ST. PETERSBURG, Fla. — This Saturday, June 15, there will be an exciting convergence of events as The Dalí Museum opens three distinct special exhibitions. One showcases Salvador Dalí’s legendary Masterworks in augmented reality; one features paintings and first-edition prints by renowned Spanish artist Francisco Goya; and one exhibits rarely seen Dalí bronzes and large-scale outdoor sculptures. This first-ever trio of simultaneous exhibit openings underscores the Museum’s commitment to providing unique cultural inspiration for the local community and the world at large.
“We’re delighted to present such a wealth of new offerings simultaneously,” said Dr. Hank Hine, Executive Director of The Dalí. “Each exhibit, so different in content and scope, will individually enrich our visitors’ experience here at the Museum. Collectively, they provide guests with even deeper insights into Salvador Dalí, his influences and his ability to inspire.”
Visual Magic: Dalí’s Masterworks in Augmented Reality utilizes burgeoning augmented reality (AR) technology to engage visitors while highlighting the Museum’s collection of Dalí’s popular Masterworks – paintings exceeding five feet in height or width that occupied Dalí a year or more. Through spectacular digital effects, these monumental – and monumentally important – works come to life, allowing visitors to gain a deeper understanding of the meaning behind these eight significant Dalí works.
Visitors will experience the exhibition via the free Dalí Museum App, developed with the technology company, Guru, based in San Diego, CA. Each painting, when viewed through a mobile device, comes to life with digital animations highlighting various components of the work. Visitors then explore key elements of the complex paintings by navigating through informational “hot-spots” on their device screens. Visitors are strongly encouraged to download the free Dalí Museum app prior to their visit; the app not only features this AR experience, but a multitude of other features such as gallery tours, panoramic images, Museum events and more.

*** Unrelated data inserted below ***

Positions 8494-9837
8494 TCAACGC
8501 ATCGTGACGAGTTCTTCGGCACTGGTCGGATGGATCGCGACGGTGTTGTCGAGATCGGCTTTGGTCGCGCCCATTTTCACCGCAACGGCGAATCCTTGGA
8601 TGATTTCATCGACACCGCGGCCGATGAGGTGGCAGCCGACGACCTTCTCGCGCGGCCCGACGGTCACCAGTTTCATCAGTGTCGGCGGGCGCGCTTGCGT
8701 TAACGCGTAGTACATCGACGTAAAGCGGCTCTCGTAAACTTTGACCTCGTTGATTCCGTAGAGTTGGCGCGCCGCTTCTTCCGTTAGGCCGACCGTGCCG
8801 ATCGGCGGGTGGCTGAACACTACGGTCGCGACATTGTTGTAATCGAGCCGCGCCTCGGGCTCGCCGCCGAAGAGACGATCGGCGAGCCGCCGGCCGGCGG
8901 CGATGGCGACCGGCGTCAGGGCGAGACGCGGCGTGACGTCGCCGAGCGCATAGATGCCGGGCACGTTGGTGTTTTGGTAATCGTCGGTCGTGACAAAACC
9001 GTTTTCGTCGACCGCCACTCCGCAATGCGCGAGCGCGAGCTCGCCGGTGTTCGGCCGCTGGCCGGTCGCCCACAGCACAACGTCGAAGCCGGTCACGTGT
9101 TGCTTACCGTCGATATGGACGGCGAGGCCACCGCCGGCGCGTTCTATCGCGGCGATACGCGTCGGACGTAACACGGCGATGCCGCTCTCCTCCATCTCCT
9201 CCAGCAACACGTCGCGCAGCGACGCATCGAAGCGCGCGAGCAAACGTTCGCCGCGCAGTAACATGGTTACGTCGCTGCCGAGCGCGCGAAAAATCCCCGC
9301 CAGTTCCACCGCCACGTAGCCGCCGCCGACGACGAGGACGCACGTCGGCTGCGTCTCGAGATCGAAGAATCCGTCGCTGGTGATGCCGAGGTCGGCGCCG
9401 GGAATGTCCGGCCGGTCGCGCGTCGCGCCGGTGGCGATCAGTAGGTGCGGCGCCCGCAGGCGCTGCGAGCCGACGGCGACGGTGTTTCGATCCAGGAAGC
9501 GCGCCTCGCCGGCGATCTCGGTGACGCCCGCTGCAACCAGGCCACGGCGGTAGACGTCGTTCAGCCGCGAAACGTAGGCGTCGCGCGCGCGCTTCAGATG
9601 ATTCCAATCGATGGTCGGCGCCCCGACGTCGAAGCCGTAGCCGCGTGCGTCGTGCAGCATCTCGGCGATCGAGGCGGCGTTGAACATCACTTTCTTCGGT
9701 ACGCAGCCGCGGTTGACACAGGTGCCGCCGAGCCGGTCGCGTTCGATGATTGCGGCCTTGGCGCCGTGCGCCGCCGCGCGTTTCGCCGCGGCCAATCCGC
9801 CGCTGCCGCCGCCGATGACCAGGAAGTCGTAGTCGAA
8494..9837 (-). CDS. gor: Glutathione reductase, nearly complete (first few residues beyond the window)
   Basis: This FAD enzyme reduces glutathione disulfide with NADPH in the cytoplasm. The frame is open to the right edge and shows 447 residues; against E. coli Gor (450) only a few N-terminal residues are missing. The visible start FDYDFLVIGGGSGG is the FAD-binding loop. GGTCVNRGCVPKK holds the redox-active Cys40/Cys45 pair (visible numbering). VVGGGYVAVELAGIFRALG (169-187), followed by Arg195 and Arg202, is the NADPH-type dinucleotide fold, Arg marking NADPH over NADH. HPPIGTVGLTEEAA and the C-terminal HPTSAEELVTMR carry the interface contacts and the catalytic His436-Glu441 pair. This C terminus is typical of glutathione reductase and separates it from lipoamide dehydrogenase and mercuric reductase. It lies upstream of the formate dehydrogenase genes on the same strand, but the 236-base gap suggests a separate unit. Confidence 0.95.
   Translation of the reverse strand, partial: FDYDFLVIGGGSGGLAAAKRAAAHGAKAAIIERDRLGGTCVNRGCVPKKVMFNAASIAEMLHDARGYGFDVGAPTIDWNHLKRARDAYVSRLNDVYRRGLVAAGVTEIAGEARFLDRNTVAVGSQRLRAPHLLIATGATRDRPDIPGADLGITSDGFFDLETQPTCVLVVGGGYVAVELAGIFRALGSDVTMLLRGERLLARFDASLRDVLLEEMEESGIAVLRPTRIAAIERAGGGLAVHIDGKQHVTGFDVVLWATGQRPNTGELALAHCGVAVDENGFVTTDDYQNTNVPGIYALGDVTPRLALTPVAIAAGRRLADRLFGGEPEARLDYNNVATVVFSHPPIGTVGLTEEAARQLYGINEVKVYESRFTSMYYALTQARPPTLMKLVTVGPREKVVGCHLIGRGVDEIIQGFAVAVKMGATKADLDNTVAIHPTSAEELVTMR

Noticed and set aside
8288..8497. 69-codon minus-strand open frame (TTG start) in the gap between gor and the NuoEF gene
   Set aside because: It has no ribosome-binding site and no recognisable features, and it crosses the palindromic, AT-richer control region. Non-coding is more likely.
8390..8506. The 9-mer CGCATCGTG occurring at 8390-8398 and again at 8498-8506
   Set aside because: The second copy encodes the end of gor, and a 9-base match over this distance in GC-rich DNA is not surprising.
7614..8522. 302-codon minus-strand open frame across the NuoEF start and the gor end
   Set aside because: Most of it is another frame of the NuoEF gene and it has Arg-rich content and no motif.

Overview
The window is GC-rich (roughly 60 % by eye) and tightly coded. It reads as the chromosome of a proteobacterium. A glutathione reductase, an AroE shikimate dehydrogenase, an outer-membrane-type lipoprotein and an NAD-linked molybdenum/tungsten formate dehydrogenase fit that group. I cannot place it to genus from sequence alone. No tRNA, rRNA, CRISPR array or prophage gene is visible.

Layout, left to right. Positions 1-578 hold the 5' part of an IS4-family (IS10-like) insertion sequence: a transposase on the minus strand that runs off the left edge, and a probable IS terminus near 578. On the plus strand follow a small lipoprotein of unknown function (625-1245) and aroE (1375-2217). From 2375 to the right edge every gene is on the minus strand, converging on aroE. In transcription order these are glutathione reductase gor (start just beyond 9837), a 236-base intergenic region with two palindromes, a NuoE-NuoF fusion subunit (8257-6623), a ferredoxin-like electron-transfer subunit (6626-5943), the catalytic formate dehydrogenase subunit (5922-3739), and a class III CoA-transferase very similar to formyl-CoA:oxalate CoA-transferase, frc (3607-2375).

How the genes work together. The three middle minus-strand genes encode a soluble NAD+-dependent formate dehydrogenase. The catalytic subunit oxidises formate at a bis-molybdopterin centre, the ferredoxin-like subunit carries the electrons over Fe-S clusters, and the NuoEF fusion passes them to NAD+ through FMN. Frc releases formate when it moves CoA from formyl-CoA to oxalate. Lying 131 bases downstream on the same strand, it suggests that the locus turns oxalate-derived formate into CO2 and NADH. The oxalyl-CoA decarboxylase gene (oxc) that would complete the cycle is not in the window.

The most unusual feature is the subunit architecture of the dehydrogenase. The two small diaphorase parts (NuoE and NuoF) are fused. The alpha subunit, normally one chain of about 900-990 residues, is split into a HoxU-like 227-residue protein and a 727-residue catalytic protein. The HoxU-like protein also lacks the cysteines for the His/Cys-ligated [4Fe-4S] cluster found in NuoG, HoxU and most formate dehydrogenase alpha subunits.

Before Dalí: Goya — Visions & Inventions showcases the work of Francisco José de Goya y Lucientes (1746-1828), one of Spain’s greatest artists and an integral influence on Salvador Dalí. His paintings and etchings from the late-18th and early-19th centuries are celebrated for their revolutionary qualities. Many scholars regard Goya’s life and works as the basis for modern art, bridging Classicism and Romanticism and introducing democratic themes into a previously elite art form. The exhibit’s works are on loan from the Meadows Museum in Dallas, which houses one of the most substantial collections of Goya.
Before Dalí: Goya – Visions & Inventions features two suites of first-edition prints, printed during Goya’s lifetime, alongside three significant paintings representing unique themes of Goya’s art. The first suite of prints, Los Caprichos (1799), on view June 15-September 15, is among Goya’s most famous works, a series of satirical prints exploring the superstitions and societal ills of his time. The second print suite, on view September 21 through the end of the exhibit, is La Tauromaquia (1816), a depiction of the history and evolution of bullfighting on the Iberian Peninsula. Both suites highlight Goya’s mastery of inventive printmaking techniques, revolutionary in his day and still relevant today.
“This is an opportunity for visitors to see rare first-edition prints and extraordinary paintings by Goya, whose work played a critical role in Salvador Dalí’s artistic development,” said Dr. William Jeffett, The Dalí Museum’s Chief Curator of Exhibitions. “The student Dalí studied Goya as part of his early training, and the mature Dalí revered Goya’s artistry throughout his long career.”
Bronzes from the Vault features Dalí sculptures from a series originally commissioned by gallery owner Isidro Clot and created 1969-79, the only sculptures Dalí ever worked on by hand. Twenty of the small-scale pieces will be released from the Museum’s vault and showcased in salons throughout The James Family Wing. Drawing on themes of Surrealism, Classicism and Catholicism, the bronzes present many familiar Dalinian images, including Christ of St. John of the Cross, Dragon-Swan-Elephant and the Cosmic Elephant. In addition to the sculptures displayed in the galleries, four large-scale bronzes ranging from 6.5 to 10 feet high will be on view in the Museum’s Avant-garden. One of them, Terpsichore (Muse of Dance), has been gifted to the Museum and will remain on view permanently in the Museum’s Avant-garden.
The exhibitions are sponsored by Tampa International Airport.
Click to visit the museum’s website.
# # #